‘Amadeus’

Moonbox Productions presents Peter Shaffer’s exploration of Mozart—notoriously presented here as a fart-joke-loving, skirt-chasing bro who just so happens to be one of history’s greatest musical geniuses — through the eyes of the inferior Italian composer Salieri, whose increasingly obsessive envy of Wolfgang’s apparently effortless genius drives him straight to crazy town.

Nov. 25 through Dec. 17, Plaza Theater, 539 Tremont St., Boston, $25-$50, bostontheatrescene.com

‘The Pillowman’

Abraham Society presents this play by Martin McDonough, which takes place in a totalitarian society rather than the Irish playwright’s usual Irish settings. It concerns Katurian, a writer living in a gruesome police  state, whose violent fiction resembles a recent spate of murders. Even worse, his own brother has already confessed to the crimes and implicated him. Can a brother catch a break?

Nov. 30 through Dec. 4, BCA Plaza Black Box, 539 Tremont St., Boston, $20-$25, bostontheatrescene.com

‘Fiddler on the Roof’

New Repertory Theater brings us the tale of Tevye, a regular man in a Russian-Jewish village at the dawn of the Revolution, reeling in the face of social changes he can’t understand but must accept. The 1964 musical’s mysterious mix of gravity and levity has made it an enduring classic of the genre, paving the way for greater social realism on Broadway.

Dec. 2 - 24, Arsenal Center for the Arts, 321 Arsenal St., Watertown, $22-$42, newrep.org

‘Fingersmith’

Sue, the heroine of this play from the American Repertory Theatre, is a pickpocket in Victorian England, currently teaming up with a con artist to bilk a rich young woman out of her fortune. Only problem is, she’s falling in love with her mark. Actually, we lied — that’s just the first step down a mind-bending rabbit hole of intrigue.

Dec. 4 through Jan. 8, Loeb Drama Center, 64 Brattle St., Cambridge $25-$95, americanrepertorytheater.org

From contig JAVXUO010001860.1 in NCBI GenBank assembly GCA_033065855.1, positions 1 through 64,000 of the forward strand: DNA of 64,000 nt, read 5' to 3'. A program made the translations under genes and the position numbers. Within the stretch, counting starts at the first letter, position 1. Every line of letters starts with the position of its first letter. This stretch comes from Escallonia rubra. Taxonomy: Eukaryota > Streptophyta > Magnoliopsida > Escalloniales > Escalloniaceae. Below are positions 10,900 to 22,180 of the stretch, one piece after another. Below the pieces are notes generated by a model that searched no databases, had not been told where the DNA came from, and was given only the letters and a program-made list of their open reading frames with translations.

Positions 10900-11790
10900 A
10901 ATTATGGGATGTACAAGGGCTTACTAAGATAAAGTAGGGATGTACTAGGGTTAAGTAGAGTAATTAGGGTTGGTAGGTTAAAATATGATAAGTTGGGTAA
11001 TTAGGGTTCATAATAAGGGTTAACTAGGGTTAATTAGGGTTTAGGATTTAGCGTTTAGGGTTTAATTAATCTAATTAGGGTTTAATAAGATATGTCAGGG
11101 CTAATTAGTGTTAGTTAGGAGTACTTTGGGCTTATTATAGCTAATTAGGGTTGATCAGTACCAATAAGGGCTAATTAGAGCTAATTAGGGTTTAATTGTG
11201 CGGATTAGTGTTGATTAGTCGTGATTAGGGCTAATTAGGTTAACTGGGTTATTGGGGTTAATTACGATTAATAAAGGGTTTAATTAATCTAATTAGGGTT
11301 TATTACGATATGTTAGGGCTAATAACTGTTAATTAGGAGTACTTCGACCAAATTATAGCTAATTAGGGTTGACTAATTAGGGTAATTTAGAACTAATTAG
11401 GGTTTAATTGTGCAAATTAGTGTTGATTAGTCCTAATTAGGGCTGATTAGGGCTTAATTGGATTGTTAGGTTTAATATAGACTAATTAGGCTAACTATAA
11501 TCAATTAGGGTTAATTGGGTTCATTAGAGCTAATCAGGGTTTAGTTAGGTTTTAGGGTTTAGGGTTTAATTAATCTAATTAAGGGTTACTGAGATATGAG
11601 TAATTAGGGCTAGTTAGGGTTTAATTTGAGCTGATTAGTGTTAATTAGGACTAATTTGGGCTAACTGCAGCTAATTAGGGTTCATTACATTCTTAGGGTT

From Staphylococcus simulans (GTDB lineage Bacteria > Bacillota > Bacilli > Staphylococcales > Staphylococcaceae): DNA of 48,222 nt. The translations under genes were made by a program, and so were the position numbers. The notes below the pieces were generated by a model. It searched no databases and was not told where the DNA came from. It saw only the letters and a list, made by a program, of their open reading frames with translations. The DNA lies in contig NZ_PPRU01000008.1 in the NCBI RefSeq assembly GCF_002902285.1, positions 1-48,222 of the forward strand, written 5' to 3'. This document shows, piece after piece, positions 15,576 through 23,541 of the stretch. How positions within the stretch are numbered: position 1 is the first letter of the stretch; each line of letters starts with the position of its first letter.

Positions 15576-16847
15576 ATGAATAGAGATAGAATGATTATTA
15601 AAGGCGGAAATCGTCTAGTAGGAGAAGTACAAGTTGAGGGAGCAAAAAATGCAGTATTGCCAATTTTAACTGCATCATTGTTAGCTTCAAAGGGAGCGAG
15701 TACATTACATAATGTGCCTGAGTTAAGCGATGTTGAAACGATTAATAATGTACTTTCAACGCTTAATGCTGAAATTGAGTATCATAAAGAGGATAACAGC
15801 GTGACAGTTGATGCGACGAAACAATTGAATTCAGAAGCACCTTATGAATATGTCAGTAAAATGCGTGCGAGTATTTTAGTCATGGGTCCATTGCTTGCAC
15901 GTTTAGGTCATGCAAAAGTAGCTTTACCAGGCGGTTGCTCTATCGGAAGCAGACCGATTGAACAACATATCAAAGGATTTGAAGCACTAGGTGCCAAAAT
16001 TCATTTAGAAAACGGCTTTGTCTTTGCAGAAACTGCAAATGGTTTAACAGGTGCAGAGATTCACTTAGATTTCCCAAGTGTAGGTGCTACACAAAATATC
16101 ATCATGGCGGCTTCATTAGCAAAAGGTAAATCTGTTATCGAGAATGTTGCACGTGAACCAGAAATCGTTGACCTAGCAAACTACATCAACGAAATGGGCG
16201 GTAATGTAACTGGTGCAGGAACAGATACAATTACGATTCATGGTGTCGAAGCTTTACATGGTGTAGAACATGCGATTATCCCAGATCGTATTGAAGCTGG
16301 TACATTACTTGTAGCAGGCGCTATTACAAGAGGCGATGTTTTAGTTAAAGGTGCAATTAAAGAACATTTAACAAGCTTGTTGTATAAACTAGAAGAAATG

‘The Cradle will Rock’

This allegorical musical by Marc Blitzstein dates back to 1937, but may well be more relevant today. It takes place in “Steeltown, U.S.A.,” where our hero, the union organizer Larry Foreman, battles the evil capitalist Mr. Mister, who pretty much owns the whole town. Orson Welles actually directed the original production —perhaps there’s a little Mr. Mister in Charles Foster Kane.

Dec. 14 - 18, Calderwood Pavilion, 527 Tremont St., Boston, $12, bostonontheartsscene.com  

‘James and the Giant Peach’
Parents who were fond of Roald Dahl as children will jump at the chance to show their own kids a Dahl tale in theatrical form, the American Repertory Theater picked a particularly weird tale from Dahl’s weird oeuvre: the adventures of an orphaned boy and his insect friends who get around in, yes, a giant peach. Why not, right?

Dec. 17-31, Loeb Drama Center, 64 Brattle St., Cambridge, $20, americanrepertorytheater.org

‘Hand to God’
This New England premiere from SpeakEasy Stage tells the weird story of a shy, neurotic teenager named Jason who dealt with his fears by creating Tyrone, a violent, assertive alter ego voiced through a sock puppet. It was effective until the Tyrone antics started getting out of — uh, hand. Those familiar with the “Batman” villain Scarface know how bad this can get if it goes untreated.